This is the Biggest and Most Damaging Blizzard in Ohio History That Shut Down the State


On January 26, 1978, Ohio witnessed its most severe blizzard in recorded history. The storm, which was part of a bigger weather system that hit the Midwest and Northeast, delivered heavy snow, high winds, and record-low temperatures to the state. The snowstorm immobilized Ohio for many days, resulting in significant damage, power disruptions, and deaths.

The Storm

The blizzard was triggered by a low-pressure system that formed over the Gulf of Mexico and proceeded northeast, increasing when it reached frigid Canadian air. The storm hit Ohio on the evening of January 25 and continued to dump snow until the morning of January 27.

The snowfall varied from 7 to 40 inches, with drifts reaching 25 feet high. Wind gusts went up to 100 mph, resulting in whiteout conditions and wind chills as low as -60°F. Thunder and lightning were also present during the storm, which is unusual for winter.

The Impact

The snow had a severe effect on Ohio and its population. The storm shut down all major roadways, airports, schools, and businesses. Many individuals were stuck in their automobiles, houses, or shelters, unable to obtain food, water, or medical assistance.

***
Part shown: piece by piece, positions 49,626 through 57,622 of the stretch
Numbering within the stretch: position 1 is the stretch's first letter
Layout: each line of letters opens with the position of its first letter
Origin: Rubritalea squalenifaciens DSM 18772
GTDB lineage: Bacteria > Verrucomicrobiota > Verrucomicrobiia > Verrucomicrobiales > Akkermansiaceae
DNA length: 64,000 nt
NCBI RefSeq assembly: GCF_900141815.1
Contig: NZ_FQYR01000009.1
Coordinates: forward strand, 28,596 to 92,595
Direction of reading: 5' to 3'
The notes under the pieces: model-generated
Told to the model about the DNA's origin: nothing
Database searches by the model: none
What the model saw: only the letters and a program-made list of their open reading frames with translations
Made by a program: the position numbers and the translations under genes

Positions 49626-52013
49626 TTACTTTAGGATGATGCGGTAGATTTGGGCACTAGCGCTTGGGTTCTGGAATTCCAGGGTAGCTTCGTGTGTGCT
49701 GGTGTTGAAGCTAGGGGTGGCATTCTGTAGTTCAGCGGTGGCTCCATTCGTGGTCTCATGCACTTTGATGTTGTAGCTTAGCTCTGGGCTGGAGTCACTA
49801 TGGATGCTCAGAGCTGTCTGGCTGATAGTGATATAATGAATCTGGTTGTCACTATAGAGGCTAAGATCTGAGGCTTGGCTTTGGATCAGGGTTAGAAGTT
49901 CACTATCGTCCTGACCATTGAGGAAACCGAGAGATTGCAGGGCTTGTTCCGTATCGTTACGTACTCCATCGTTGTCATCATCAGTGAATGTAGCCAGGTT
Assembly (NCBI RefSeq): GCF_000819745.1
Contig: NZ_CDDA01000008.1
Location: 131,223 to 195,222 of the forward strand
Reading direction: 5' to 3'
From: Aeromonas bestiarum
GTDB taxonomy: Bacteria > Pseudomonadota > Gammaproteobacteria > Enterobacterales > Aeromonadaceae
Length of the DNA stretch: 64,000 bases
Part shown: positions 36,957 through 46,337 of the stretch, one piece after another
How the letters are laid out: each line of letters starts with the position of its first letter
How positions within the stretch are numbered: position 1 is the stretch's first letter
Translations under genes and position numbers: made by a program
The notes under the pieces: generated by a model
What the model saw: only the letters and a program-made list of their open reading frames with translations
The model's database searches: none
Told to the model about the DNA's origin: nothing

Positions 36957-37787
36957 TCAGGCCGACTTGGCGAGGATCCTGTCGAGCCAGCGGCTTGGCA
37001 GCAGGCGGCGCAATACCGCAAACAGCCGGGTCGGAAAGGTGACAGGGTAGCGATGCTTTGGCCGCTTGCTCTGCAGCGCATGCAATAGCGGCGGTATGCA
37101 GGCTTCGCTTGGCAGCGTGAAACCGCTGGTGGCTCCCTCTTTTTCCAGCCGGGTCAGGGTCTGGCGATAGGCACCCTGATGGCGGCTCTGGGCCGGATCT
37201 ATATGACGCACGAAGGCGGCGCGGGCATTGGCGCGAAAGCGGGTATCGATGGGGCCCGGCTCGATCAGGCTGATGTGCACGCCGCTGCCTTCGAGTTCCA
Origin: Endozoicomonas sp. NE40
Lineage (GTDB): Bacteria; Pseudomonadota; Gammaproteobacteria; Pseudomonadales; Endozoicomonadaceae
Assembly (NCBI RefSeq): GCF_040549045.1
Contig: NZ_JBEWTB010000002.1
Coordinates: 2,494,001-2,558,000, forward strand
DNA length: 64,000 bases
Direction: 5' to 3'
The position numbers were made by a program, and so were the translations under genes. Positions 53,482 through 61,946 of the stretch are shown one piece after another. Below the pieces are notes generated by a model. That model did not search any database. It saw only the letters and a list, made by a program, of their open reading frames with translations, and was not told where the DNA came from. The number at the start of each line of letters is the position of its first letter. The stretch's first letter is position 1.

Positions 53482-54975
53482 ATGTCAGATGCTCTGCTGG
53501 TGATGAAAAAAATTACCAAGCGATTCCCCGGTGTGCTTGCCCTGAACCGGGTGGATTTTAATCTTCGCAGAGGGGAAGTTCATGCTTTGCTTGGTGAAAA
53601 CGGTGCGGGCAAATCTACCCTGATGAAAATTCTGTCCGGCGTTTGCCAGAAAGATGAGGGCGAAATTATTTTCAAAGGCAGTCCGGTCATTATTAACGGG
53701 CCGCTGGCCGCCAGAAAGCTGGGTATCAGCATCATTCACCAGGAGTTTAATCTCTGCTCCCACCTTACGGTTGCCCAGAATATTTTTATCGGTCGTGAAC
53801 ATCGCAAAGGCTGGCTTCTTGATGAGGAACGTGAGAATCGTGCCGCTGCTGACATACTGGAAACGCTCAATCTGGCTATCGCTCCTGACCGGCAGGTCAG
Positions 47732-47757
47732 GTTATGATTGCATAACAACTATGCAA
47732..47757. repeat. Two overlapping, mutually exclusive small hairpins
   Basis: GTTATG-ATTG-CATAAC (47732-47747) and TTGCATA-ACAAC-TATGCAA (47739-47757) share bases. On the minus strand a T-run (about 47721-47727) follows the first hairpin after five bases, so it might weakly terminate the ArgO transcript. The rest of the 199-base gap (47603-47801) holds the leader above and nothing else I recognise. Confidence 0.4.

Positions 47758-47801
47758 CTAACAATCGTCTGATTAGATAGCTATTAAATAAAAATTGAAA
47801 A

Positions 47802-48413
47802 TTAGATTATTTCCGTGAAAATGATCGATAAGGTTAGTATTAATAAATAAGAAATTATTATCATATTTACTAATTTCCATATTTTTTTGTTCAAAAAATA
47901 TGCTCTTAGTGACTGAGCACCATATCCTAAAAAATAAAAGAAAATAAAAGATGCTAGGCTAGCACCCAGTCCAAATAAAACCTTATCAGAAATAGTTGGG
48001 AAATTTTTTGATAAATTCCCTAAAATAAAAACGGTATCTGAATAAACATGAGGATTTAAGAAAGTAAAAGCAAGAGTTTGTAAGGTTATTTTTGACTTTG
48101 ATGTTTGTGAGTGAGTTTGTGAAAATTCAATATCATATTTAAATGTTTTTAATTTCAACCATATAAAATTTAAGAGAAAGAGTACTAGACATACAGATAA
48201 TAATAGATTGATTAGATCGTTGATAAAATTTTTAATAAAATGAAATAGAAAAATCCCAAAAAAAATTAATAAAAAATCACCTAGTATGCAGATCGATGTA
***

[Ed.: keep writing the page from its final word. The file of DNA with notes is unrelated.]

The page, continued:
The storm produced severe power disruptions, impacting more than a million consumers. The storm caused damage to buildings, automobiles, crops, and livestock. The snowstorm killed 51 people in Ohio, largely from cold, heart attacks, or accidents. The hurricane also wounded hundreds of people and cost an estimated $210 million in damage.

The Response

The snowstorm triggered a huge reaction by municipal, state, and federal officials. Governor James Rhodes proclaimed a state of emergency, deploying the National Guard and the Ohio State Highway Patrol to help in rescue and recovery efforts. President Jimmy Carter also designated a federal disaster zone and dispatched government assistance and resources to the state.

The Red Cross, Salvation Army, and other relief organizations supplied food, drink, blankets, and shelter to storm victims. Utility providers worked around the clock to restore power and service in the impacted regions. The storm also sparked acts of courage and compassion among the residents, who helped one another survive the catastrophe.


In summary, Ohio’s most catastrophic snowstorm occurred on January 26, 1978, paralyzing the state with heavy snow, powerful winds, and record-low temperatures. The impact was severe, resulting in significant damage, power outages, and 51 deaths. The reaction was huge, including the government, the National Guard, and humanitarian groups. Residents responded with courage and compassion, demonstrating resilience in the face of a horrific natural calamity.

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